Saturday, July 25, 2015

Today -100: July 25, 1915: The Eastland disaster

The SS Eastland, a ship used for tourist excursions, rolls over in the Chicago River, drowning 1,800 according to the NYT, at least 919 according to the Chicago Tribune, and 844 according to Wikipedia (or, elsewhere in the article, 848)(So how in hell does the NYT have a figure of 889 recovered bodies?) Either way, way more than were killed by Mrs O’Leary’s cow in the Great Chicago Fire of 1871, the largest previous disaster in Chicago.

They were employees of the Western Electric Company, being taken on a picnic. The Eastland was simply a badly designed, top-heavy ship, took on water ballast ineptly, and was carrying more passengers than the legal maximum of 2,500. Also adding to the excess weight, ironically, were 15 tons of lifeboats added due to legislation passed after the Titanic.

The captain is nearly lynched on the wharf when he tries to stop rescuers, I guess because they were dismantling his ship to get to people trapped in it. Chicago, as was the custom, is after blood. The coroner orders the arrest of every official of the Indiana Transportation Company. 4 of those officials and two of the crew will be indicted and tried in 1916, the former for manslaughter, the latter for criminal negligence. They’ll get off scot free, although to be fair, the chief engineer, who was defended by Clarence Darrow, seems to have been a hero, nearly drowning while keeping the boiler from exploding as the ship sank.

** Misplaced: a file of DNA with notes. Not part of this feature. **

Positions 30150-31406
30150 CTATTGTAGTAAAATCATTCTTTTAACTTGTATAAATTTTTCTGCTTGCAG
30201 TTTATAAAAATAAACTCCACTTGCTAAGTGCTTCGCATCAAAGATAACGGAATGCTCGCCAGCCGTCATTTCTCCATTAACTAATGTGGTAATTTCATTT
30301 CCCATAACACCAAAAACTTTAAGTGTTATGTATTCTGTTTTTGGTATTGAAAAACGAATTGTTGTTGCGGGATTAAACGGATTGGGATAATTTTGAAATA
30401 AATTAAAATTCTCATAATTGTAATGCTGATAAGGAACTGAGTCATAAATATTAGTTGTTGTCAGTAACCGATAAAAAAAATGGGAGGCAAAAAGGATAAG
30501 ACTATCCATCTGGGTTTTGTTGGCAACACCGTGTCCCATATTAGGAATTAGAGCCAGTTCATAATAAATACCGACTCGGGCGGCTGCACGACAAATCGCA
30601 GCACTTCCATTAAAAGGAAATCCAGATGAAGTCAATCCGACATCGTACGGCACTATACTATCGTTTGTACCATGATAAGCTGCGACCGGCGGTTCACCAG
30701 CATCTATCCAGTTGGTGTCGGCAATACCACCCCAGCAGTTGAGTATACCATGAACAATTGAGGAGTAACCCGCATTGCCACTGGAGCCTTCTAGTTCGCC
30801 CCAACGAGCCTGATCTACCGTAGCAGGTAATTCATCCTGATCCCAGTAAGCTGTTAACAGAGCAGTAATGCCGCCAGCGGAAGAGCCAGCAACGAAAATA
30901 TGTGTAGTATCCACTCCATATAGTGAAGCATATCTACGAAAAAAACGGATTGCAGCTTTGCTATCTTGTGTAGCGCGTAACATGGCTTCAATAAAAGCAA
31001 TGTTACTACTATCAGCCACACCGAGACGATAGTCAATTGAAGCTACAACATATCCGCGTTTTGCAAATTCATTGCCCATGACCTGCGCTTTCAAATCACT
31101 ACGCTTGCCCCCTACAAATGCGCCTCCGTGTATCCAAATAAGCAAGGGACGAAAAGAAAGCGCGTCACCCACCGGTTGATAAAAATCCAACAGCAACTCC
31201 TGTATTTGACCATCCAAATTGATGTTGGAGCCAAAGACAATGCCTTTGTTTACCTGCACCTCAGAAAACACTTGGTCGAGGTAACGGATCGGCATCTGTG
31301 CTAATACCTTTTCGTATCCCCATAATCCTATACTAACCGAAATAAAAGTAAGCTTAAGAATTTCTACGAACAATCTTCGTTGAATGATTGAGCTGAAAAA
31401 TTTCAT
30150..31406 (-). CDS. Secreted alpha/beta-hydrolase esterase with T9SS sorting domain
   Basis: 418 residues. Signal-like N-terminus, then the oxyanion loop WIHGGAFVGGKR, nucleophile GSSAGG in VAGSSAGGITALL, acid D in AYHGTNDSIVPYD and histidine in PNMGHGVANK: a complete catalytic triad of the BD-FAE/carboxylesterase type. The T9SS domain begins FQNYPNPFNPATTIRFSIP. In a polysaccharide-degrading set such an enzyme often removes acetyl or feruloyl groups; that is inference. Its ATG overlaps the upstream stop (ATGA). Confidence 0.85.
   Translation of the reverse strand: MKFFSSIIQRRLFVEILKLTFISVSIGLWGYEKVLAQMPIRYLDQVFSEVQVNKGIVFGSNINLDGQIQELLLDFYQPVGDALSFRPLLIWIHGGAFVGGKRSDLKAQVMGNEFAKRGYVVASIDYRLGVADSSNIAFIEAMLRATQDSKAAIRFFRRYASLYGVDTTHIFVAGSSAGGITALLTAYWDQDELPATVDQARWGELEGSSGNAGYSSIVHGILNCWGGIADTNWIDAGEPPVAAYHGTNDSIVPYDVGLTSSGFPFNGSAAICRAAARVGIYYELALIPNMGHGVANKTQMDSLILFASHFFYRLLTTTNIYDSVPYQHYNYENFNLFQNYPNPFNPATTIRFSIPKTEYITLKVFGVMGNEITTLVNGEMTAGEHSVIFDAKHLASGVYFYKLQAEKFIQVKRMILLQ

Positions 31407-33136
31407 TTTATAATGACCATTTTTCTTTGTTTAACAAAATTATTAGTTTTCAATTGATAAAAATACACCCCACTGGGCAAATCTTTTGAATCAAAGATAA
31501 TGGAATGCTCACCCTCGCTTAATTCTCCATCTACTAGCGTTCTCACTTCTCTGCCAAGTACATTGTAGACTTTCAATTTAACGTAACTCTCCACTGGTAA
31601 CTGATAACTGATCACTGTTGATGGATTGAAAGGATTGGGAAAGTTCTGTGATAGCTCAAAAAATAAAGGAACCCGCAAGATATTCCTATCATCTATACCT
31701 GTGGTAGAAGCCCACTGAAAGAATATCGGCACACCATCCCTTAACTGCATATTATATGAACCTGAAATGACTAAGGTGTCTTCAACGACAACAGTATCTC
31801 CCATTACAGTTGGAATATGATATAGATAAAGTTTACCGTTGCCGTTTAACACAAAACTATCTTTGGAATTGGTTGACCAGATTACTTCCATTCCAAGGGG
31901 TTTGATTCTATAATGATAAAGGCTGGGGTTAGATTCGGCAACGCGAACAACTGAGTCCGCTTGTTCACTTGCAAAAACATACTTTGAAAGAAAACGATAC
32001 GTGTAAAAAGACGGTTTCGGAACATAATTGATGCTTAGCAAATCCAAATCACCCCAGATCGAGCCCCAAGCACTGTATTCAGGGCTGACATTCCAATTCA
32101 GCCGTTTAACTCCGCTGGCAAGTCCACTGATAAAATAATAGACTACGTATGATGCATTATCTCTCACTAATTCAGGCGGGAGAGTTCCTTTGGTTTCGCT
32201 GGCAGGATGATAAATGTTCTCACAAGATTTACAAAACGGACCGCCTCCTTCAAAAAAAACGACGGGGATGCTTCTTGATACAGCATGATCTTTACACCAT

Headline of the Day -100:

Standard Oil refuses arbitration of the demands of the Bayonne refinery strikers.  Why are the workers almost entirely foreigners, anyway? The Tidewater Oil Company plant’s guards have been taking random potshots from the factory stockades at houses and saloons and tenements. The sheriff tells the company that if any more shots are fired except in defense of life – “and by that I mean life, not property” – he’ll arrest company officials. It stops. (Update: no it doesn’t, and tomorrow Sheriff Eugene Kinkead will arrest 30 Tidewater employees).

William Creen, the prisoner who tried to kill Leo Frank, tells Georgia Governor Nat Harris that he only did it to prevent an attack on the prison by a lynch mob, so really he was just preventing bloodshed.

Relatedly, a meeting is held in La Grange, Georgia which calls on the Jews of Georgia to deny the charges that they have been the subjects of prejudice and/or race hatred. “By their silence they have indorsed all the vile charges, and if these charges be true it is high time that they were seeking more congenial climes.” Yup, no prejudice or race hatred in Georgia, that’s for sure.

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